Poisonous Hemlock vs. My Hemlock Fence

So I’m building a fence. Like any reasonably savvy consumer, I did a little Google-fu magic and figured out exactly what I wanted, then called around town and scheduled a half-dozen people to come out from different companies to give me quotes. As with any industry, in the fence business you get the occasional idiot.

The Lowes guy had already rang several of my alarm bells by the time we got around to this gem (allow me to paraphrase):

“You don’t want to use hemlock rails if you’ve got dogs in the house. Dogs can chew on the fence and hemlock is poisonous. Go with chemically treated  pine.”

Now, for a lay person who has no medical knowledge and who isn’t supposed to be a knowledgeable lumber sales professional, this might be an understandable mistake. Poisonous hemlock (Conium maculatum) is a flowering plant with parsnip-like roots that is poisonous to humans and animals when ingested because of a powerful paralytic agent. This plant was reportedly used in the execution of Socrates by progressive paralysis that eventually stopped his ability to breath. It looks like this:


Another group of plants from the parsley family go by the name water hemlock, and these are commonly considered the most poisonous plants in North America. These plants produce a much higher rate of fatality than Conium, but deaths occur due to unrelenting seizures rather than paralysis.

Hemlock lumber is harvested from the Tsuga tree, a Japanese evergreen variety which has a similar odor to that of the poisonous hemlock, and thus the name. The two are about as related as a rattle snake is to a lemur, though. Hemlock wood is not poisonous. (Chemically treated pine, on the other hand, often contains formaldehyde and arsenic to prevent rot and insect damage, and use with animals that chew wood is discouraged.)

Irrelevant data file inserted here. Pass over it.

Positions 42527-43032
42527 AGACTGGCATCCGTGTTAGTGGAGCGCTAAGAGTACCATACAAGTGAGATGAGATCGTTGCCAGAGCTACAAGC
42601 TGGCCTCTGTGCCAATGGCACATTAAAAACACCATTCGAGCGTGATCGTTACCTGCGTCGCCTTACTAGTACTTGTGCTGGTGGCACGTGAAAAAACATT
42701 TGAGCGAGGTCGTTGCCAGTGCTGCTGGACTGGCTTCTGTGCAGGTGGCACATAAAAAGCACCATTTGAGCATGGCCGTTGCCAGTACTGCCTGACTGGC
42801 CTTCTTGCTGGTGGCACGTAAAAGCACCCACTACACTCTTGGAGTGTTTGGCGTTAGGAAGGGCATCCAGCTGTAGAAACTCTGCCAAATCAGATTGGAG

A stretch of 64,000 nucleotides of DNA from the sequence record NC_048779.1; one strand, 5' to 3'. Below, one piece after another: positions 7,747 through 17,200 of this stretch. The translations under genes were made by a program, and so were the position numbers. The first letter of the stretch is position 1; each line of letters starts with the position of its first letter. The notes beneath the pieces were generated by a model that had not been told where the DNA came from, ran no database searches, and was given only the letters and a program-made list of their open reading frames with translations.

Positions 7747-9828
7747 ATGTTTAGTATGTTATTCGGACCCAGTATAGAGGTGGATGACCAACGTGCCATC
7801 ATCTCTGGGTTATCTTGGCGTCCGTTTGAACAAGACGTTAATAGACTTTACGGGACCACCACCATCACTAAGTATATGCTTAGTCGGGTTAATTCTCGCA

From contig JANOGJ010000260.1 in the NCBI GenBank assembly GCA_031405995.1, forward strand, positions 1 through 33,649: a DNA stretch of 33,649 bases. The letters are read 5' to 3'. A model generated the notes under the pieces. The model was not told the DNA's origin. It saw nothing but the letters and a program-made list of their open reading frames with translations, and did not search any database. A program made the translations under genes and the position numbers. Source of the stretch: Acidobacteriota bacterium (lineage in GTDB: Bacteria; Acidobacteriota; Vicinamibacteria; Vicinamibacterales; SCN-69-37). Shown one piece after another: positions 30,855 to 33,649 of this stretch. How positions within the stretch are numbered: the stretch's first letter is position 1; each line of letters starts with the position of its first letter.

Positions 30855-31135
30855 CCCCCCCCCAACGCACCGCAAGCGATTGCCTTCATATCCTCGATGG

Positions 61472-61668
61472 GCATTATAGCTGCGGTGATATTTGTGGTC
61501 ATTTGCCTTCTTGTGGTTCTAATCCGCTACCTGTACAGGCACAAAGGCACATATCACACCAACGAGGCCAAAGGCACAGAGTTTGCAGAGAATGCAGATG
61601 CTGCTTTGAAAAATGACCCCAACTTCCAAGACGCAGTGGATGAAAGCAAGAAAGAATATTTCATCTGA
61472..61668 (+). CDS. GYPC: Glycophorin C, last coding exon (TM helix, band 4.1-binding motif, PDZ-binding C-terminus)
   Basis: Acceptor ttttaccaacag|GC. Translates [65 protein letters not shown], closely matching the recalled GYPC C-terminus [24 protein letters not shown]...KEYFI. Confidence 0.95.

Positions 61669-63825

While the mix up is perfectly understandable for someone without specialized knowledge, a lumber salesman ought to have known better, and so should a writer who works with the poisonous plants named hemlock as part of a story.

Just in case you were thinking about using that age-old poison Conium (which has also been used by physicians and apothecaries for treatment seizures and as a sedative, but the potential for overdose is very high), here’s a quick list of symptoms of poisonous hemlock toxicity:

  • nausea or vomiting
  • rapid (early) or very slow(late) heart beat
  • belly pain
  • trembling
  • progressive paralysis (starts in the feet and moves upwards)
  • respiratory paralysis
  • coma
  • death

Water hemlock produces a different set of symptoms:

  • Nausea and vomiting
  • belly pain
  • production of excess saliva (drooling, frequent swallowing)
  • change in heart rate (fast or slow)
  • change in blood pressure (high or low)
  • arrhythmia (irregular heart beat)
  • heart failure
  • extreme hyperextension (as with tetanus, see picture below)
  • convulsions
  • seizures (progressing to status epilepticus or seizures that do not stop, which lead to death)
  • violent movements of the arms and legs

painting of a man suffering from tetanus toxicity

On an administrative note:

Hello readers! It’s been about nine months since my last round of sporadic postings, but I’m hoping to get back on track with this blog, because I love to do it. The contact information in the Ask Your Questions page is still valid.

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This blog is written for the purpose of informing writers for realism in fiction. It is not intended to diagnose, treat, advise, or assist real people who have real problems. If you have a problem not related to fiction, please see a physician!

About arizela

I'm a NICU nurse and lactation counselor, currently on hiatus to pursue a PhD in nursing which focuses on the development of health across the lifespan. I write books, articles, and blogs in between my duties as mom, wife, and student. I own a tool belt, and I'm not afraid to use it.
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1 Response to Poisonous Hemlock vs. My Hemlock Fence

  1. Yay, you’re back!

    And I’m abysmally ignorant about hemlock – I thought the tree was the only type there was. That sales man should have known better, though.

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